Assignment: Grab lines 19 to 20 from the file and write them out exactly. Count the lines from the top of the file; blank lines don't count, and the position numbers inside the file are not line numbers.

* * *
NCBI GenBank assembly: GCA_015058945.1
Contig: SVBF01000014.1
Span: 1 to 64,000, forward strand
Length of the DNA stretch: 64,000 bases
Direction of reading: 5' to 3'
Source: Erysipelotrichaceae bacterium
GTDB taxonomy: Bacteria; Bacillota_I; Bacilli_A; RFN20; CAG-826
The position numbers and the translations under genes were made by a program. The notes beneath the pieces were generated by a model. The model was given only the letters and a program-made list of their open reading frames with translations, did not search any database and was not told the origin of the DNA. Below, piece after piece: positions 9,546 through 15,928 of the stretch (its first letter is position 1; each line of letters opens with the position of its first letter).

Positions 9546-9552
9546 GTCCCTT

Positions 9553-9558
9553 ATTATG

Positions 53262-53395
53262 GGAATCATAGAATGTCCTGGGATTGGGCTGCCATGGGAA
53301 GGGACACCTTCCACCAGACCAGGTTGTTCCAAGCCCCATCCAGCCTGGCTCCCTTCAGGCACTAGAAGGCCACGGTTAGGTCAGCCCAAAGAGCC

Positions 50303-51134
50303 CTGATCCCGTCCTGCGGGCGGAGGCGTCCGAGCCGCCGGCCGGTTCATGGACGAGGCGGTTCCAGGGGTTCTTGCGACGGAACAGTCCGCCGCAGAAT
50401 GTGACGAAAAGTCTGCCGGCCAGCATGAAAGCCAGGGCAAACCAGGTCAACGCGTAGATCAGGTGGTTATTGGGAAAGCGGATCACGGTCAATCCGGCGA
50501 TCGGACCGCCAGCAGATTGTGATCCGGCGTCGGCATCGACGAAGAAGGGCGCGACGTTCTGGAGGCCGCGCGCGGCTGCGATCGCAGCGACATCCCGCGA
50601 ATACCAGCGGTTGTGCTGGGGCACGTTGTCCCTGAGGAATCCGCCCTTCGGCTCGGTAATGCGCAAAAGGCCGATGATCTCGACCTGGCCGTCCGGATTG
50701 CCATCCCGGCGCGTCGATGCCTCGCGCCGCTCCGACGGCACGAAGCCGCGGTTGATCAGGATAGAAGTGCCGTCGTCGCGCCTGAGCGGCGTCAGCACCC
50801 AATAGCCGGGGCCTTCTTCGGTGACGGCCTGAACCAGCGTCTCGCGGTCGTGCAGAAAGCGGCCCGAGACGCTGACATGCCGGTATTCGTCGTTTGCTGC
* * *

50501 TCGGACCGCCAGCAGATTGTGATCCGGCGTCGGCATCGACGAAGAAGGGCGCGACGTTCTGGAGGCCGCGCGCGGCTGCGATCGCAGCGACATCCCGCGA
50601 ATACCAGCGGTTGTGCTGGGGCACGTTGTCCCTGAGGAATCCGCCCTTCGGCTCGGTAATGCGCAAAAGGCCGATGATCTCGACCTGGCCGTCCGGATTG